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A Times Editorial

Party leader or senator, not both

Whether Jim Greer's resignation as chairman of the Republican Party of Florida on Tuesday is the right move for the party is up to Republicans to judge. Whether he should be replaced by a member of the Florida Legislature, as Gov. Charlie Crist and legislative leaders telegraphed, is a broader question affecting all Floridians.

Sen. John Thrasher of St. Augustine likely would be an effective party chairman. But the longtime Tallahassee insider should make a choice between his public office or a partisan leadership position. To hold both jobs simultaneously would pose a conflict and inject more high-stakes politics into nearly any piece of legislation.

Thrasher won the District 8 seat in a special election in October after the death of Republican Sen. Jim King. He is a close ally of former Gov. Jeb Bush, a former House speaker and formerly a prominent lobbyist. Top Republicans said Tuesday that Thrasher's esteem among rank-and-file Republican activists prompted his emergence as the likely successor to Greer, a controversial leader and Crist ally who angered many of the party's biggest donors and long-time leaders over his spending.

Senate President Jeff Atwater on Tuesday appointed Thrasher to the party's executive committee, a necessary step if Thrasher is to be elected chairman in a Feb. 20 vote by that body. But Atwater's action is just the first example of the potential conflicts that would await Thrasher. Atwater is running for chief financial officer and will expect the state party to help his campaign. Was Thrasher's appointment to the executive committee Atwater's first attempt at currying favor? What about less prominent Republican lawmakers? How willing would they be to challenge Thrasher on a piece of legislation as he decides how to dole out campaign funds?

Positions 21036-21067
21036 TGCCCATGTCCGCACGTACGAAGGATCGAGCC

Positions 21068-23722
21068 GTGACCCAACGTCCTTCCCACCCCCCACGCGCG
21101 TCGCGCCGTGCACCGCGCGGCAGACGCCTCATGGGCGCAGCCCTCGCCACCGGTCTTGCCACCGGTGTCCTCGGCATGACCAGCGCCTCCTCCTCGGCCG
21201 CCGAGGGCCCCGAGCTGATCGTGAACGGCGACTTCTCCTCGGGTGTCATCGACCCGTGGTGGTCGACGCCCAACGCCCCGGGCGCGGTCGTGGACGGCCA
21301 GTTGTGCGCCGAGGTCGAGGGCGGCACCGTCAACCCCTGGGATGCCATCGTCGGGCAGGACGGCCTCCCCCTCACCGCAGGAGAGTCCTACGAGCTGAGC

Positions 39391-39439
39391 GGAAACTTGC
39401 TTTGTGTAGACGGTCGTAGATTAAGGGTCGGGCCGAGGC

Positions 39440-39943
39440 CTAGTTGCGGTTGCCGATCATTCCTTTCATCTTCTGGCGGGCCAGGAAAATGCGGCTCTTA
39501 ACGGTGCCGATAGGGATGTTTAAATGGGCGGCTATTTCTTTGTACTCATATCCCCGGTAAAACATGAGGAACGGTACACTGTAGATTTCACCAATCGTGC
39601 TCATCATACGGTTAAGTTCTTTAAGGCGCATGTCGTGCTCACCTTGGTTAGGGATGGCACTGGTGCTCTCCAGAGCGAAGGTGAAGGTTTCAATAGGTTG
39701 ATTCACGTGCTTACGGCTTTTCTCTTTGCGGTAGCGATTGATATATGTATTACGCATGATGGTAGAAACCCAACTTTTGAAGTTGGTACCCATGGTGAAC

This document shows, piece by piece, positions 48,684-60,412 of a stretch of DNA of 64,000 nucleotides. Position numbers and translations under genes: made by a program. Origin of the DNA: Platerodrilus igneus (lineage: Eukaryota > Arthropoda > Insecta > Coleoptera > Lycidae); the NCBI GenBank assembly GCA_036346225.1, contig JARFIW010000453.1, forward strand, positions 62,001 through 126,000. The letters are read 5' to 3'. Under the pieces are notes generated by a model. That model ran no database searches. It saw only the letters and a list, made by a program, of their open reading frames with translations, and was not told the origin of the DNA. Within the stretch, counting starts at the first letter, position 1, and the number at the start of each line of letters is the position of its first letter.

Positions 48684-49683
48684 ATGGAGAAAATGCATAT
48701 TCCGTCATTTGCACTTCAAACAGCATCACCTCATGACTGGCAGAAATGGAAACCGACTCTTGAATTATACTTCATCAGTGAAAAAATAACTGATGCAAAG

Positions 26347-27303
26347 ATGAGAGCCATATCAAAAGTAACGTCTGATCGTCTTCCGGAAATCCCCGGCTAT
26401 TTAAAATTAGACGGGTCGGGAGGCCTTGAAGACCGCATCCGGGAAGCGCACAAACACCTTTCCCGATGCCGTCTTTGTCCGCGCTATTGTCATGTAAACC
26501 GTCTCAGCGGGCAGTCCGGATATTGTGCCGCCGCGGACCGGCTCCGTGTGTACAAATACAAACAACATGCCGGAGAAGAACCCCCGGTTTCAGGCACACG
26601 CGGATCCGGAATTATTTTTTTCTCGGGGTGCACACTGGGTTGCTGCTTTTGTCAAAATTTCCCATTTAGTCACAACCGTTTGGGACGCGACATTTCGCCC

And how effective would Thrasher be working with Senate Democrats, since any deviation from hard-line Republican positions as a senator could undermine his authority as party chairman? The Senate has grown more partisan in recent years, but it remains the best venue for collegial, bipartisan consensus in the state capital.

Then there is Thrasher's conflict as chairman of the Senate Ethics and Elections Committee. The post requires him to shepherd all legislation that impacts how political parties and campaigns operate. Whose interests will he represent in that role? Those of citizens who are best served when campaign finance is as transparent as possible? Or political parties, which prefer less disclosure and thrive on unlimited contributions?

Florida Republicans, including Thrasher, should know better. Former U.S. Sen. Mel Martinez simultaneously served as general chairman of the Republican National Committee. He lasted just nine months as RNC chairman and saw his Senate job approval ratings with Floridians plummet.

Former legislators have led both state political parties, but no incumbent legislator in years has simultaneously served as party chairman. Thrasher may be a good choice to lead Florida Republicans, and he is a formidable, well-prepared legislator. But he should choose one job or the other.

Party leader or senator, not both 01/05/10 Party leader or senator, not both 01/05/10 [Last modified: Tuesday, January 5, 2010 6:41pm]